In the absence of some godlike arbitrator, all of these perspectives have to be treated as equally valid. These ideas have to be tested against each other, analysed, defended, and refine themselves over time – that’s the way discourse works. And while some people believe that fragmentation within a movement undermines its strength, the multitude of opinions also suggests that people are thinking critically about where #MeToo sits within the larger feminist canon. Feminism as a movement is not any more illegitimate for having different schools of thought as economics is as a discipline, nor Islam as a religion. So long as the voices that make up this debate are civil, constructive, and respectful, lack of consensus does not necessarily have to be damaging.

The #MeToo movement has its roots in social media – which is an incredibly valuable platform in terms of giving a message breadth. Social media is accessible, instantaneous, and most importantly lowers the barriers of entry for participation. Activists and academics with twitter accounts have democratised access to discourse, where in previous generations the locus of exchange was tied to college campuses and other intellectual spaces that might have unconsciously excluded certain demographics. By focusing on personal anecdotes, #MeToo further allowed those unfamiliar theoretical language to voice their lived experiences – which are arguably just as (if not more) powerful than academic jargon. In terms of reach and intersectionality, social media is the perfect vehicle for the modern social movement. It’s even in the name – the structural mechanisms of liking, sharing, and re-posting are designed to facilitate the spread of ideas, and call attention to trending content.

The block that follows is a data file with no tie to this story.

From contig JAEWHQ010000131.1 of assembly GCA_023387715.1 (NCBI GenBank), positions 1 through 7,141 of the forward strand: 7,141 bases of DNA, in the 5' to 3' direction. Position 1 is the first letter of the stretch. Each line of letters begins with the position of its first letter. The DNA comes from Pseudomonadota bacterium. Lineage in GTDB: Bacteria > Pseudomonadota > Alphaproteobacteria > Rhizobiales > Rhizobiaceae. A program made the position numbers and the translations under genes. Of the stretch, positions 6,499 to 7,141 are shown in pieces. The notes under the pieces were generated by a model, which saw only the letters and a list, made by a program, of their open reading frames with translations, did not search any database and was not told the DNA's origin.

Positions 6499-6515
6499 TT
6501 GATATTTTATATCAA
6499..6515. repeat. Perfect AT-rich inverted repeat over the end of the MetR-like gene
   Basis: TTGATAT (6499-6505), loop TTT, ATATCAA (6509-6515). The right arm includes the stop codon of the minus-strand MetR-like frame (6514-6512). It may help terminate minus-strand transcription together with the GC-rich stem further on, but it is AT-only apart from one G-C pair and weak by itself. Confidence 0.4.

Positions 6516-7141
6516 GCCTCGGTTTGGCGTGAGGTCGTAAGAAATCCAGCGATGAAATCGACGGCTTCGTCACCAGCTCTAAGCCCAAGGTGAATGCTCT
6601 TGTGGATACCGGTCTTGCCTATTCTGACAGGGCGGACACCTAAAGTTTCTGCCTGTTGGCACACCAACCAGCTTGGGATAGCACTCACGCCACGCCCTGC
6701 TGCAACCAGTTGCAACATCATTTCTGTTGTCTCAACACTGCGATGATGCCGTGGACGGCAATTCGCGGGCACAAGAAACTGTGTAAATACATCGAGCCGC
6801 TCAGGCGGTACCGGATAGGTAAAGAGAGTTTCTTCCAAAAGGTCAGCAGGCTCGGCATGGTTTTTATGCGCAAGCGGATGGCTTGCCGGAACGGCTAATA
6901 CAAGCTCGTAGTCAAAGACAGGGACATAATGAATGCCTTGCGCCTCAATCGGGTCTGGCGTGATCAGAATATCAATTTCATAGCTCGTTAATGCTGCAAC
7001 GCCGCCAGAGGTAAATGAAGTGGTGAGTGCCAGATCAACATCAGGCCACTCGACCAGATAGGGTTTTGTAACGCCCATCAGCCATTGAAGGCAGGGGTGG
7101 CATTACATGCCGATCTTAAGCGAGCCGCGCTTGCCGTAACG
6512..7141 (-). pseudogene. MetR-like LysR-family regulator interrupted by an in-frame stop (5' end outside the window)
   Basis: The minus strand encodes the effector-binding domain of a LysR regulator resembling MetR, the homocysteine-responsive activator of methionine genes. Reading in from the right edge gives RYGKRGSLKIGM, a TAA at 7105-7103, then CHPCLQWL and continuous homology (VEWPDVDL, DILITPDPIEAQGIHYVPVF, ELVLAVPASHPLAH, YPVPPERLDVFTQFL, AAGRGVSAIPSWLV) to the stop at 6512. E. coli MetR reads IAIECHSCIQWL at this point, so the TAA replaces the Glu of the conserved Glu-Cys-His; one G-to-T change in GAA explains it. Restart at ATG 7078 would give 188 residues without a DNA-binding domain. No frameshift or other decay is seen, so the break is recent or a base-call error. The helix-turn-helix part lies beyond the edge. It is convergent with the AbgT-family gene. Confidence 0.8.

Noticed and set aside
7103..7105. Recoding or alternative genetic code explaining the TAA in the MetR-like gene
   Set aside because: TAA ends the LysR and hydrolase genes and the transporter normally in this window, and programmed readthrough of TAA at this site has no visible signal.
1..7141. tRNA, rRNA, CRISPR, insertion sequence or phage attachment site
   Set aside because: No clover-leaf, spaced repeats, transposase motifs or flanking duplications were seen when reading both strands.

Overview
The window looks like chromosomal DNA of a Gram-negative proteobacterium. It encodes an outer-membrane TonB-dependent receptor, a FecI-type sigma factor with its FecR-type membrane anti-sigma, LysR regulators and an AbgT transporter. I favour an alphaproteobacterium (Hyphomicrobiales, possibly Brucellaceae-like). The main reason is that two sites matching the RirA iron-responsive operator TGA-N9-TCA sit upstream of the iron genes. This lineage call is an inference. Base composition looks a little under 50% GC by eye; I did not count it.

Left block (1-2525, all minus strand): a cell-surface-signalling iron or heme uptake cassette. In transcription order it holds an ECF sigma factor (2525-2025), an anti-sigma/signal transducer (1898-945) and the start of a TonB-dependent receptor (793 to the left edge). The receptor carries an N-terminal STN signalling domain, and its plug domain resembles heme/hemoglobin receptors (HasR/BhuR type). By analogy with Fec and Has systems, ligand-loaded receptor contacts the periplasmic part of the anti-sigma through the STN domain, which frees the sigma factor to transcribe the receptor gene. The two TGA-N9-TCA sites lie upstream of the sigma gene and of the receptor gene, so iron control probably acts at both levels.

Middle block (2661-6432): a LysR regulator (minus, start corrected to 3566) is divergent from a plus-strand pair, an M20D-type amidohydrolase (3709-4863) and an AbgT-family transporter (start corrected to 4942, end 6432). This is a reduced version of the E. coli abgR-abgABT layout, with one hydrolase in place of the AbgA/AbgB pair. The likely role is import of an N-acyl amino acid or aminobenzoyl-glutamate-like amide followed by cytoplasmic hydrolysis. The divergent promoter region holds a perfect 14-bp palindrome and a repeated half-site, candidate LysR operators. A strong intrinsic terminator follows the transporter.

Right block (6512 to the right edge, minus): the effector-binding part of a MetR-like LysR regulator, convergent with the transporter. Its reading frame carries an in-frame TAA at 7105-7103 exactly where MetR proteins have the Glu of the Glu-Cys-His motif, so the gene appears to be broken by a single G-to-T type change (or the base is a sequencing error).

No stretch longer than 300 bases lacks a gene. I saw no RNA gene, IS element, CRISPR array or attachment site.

However, these same mechanisms also pose a challenge to the evolution of the #MeToo debate. Social media is basically majoritarian – the most popular content reaches the most number of people. It is engineered for short attention spans, given the constant influx of content and limits on post length. Under these circumstances, a certain trade-off between breadth (of reach) and depth has to be made, and most media outlets have skewed towards the former. Everyone makes fun of clickbaity Buzzfeed articles (20 Most Misleading Headlines, #12 Will Shock You), but it is a fact that even mainstream media companies are transitioning from longform journalism to video content. Lewis D’Vorkin encapsulates the new mentality of search-engine optimisation, pageviews, and unique hits that has permeated online media and reporting. Hyperbolically described as journalism’s ‘prince of darkness’ in an editorial that, ironically, was calling him out for hyperbole, he was recently ousted from the LA Times after a tumultuous run that involved him fixating on gifs at the expense of journalistic standards.